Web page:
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Loss of Hire Claims

A significant casualty will impair the vessel’s ability to trade with the result that its revenue stream will be adversely affected, perhaps seriously so in the event of lengthy repair.

The specialist policies designed to mitigate the effect on cash flow provide that coverage is dependent upon it being demonstrated that an insured peril has operated in terms of the standard wordings of a hull and machinery policy. This, together with the fact that complex issues can arise in quantifying the liability of loss of hire insurers, means that it is often preferable for an adjuster to state the claim in tandem with the hull claim.

We have a wealth of experience in dealing with loss of hire claims and the policy wordings available.

Our services include:

  • Investigation on cause of loss
  • Analysis of the time recoverable under the policy and how the deductible period is to be calculated
  • Recommendations for interim funding by insurers
  • Provision of loss reserves.Clear and concise reporting

We also offer expertise in specialist passage money covers for cruise ship operators.

Key Contacts

Richard Cornah
Chairman

Tel +44 151 235 5554
Mobile +44 7785 948 830
Email richard.cornah@rhl-ct.com

Andrew Slade
Director – Head of Marine Hull, London

Tel +44 20 7398 5354
Mobile +44 7585 888 454
Email andrew.slade@ctplc.com

Amy O'Neill
Managing Director, Liverpool

Tel +44 151 235 5557
Mobile +44 7884 114 178
Email amy.o'neill@rhl-ct.com

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RHL News and Latest Publications

Introduction to Hull Claims

The nature of ships and the trades they ply gives rise to a wide variety of risks and exposes both the ship itself and those that run them to a multitude of different types of losses. Marine hull insurance, possibly the oldest type of insurance, steps in to combat the effect of these losses, and is a means by which shipowners can manage their risk. This publication gives an initial introduction to marine hull claims, and the role that average adjusters play.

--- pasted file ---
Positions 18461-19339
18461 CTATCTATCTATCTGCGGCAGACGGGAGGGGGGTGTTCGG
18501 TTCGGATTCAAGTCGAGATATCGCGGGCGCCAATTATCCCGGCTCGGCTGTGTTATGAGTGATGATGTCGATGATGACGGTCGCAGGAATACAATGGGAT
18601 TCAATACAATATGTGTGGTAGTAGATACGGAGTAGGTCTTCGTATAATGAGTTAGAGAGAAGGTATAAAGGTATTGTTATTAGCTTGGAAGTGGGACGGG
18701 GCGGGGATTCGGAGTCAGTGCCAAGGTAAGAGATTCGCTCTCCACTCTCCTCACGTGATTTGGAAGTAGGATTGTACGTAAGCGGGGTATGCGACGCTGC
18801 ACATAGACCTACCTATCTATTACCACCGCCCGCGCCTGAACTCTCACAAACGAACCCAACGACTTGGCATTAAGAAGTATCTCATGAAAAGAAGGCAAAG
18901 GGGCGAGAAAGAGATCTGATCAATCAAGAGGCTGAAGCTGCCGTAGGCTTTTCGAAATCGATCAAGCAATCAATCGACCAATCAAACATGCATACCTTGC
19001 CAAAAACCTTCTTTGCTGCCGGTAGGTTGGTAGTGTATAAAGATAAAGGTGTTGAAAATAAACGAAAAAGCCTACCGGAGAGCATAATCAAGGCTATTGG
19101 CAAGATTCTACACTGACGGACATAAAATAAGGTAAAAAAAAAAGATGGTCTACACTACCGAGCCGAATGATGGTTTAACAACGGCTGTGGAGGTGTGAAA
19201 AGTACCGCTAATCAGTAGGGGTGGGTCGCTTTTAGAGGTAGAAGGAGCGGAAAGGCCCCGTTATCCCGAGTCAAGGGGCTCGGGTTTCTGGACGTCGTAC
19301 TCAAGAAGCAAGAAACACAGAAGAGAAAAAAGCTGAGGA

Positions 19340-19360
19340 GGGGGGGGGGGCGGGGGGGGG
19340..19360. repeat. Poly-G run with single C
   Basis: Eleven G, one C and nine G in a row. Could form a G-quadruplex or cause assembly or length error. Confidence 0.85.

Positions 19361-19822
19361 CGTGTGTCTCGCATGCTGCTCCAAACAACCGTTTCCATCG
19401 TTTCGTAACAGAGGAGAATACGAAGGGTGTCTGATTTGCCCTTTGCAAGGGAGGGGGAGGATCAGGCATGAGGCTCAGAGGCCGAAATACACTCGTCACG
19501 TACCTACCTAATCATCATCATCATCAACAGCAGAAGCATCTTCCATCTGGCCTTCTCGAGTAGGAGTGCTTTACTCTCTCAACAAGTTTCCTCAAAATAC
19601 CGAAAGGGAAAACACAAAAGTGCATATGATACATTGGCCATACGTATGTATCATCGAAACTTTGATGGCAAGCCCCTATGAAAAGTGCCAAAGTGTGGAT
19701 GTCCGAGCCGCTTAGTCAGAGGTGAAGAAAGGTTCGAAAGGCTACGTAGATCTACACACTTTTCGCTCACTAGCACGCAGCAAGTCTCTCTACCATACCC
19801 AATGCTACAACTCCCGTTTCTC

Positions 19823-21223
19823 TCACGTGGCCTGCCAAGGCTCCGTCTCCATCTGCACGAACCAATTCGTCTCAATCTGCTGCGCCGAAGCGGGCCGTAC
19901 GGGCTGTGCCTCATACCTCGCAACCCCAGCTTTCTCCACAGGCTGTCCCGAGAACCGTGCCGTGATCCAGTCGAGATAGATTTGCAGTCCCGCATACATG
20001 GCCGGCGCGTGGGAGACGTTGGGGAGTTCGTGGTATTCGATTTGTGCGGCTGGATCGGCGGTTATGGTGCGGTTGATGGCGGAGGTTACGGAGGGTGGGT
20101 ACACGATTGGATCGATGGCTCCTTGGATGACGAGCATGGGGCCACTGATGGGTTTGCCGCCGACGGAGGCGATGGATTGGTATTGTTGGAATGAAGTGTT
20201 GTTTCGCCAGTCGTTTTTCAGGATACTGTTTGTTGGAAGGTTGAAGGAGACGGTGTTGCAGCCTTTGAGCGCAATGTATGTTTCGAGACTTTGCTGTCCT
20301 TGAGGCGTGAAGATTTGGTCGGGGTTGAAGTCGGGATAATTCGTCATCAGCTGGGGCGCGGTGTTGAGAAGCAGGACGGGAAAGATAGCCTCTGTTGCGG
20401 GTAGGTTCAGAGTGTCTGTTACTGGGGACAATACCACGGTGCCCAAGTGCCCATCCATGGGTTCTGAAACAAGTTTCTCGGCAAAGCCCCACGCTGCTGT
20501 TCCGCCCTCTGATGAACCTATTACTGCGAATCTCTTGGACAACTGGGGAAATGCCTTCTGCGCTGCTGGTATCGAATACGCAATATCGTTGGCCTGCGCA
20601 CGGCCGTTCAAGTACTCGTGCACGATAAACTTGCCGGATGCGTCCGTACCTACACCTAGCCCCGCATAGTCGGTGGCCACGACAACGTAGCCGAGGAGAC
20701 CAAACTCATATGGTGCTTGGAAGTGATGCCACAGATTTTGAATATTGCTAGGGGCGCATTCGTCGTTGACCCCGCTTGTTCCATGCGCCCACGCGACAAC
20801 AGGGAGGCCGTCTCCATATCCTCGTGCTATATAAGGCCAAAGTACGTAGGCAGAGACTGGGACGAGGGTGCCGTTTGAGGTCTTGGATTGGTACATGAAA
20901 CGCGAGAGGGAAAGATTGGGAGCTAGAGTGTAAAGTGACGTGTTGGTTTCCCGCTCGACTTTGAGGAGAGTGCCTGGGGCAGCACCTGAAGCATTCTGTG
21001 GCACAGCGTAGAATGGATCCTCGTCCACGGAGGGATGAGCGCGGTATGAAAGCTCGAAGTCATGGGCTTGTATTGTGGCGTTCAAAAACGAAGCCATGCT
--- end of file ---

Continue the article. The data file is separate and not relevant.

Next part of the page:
An adjusters’ note on the supreme court decision in “The Longchamp” 

This case involved a chemical tanker that was seized on 29 January 2009 by Somali pirates. A ransom demand of US$6 million was made by the pirates. After negotiation, a final ransom of US$1.85 million was agreed on 22 March 2009 and the vessel was released.

An adjusters’ note on substituted expenses and ransom payments – “The Longchamp”

The Court of Appeal has reversed the 2014 High Court judgement that crew wages and fuel consumed during lengthy ransom negotiations with Somali pirates could be allowed as general average under Rule F of the York Antwerp Rules. This article provides insight into both the High Court and Court of Appeal decisions, and clarifies the test for establishing an allowance under Rule F.

Click the link below to view further douments and publications from Richards Hogg Lindley.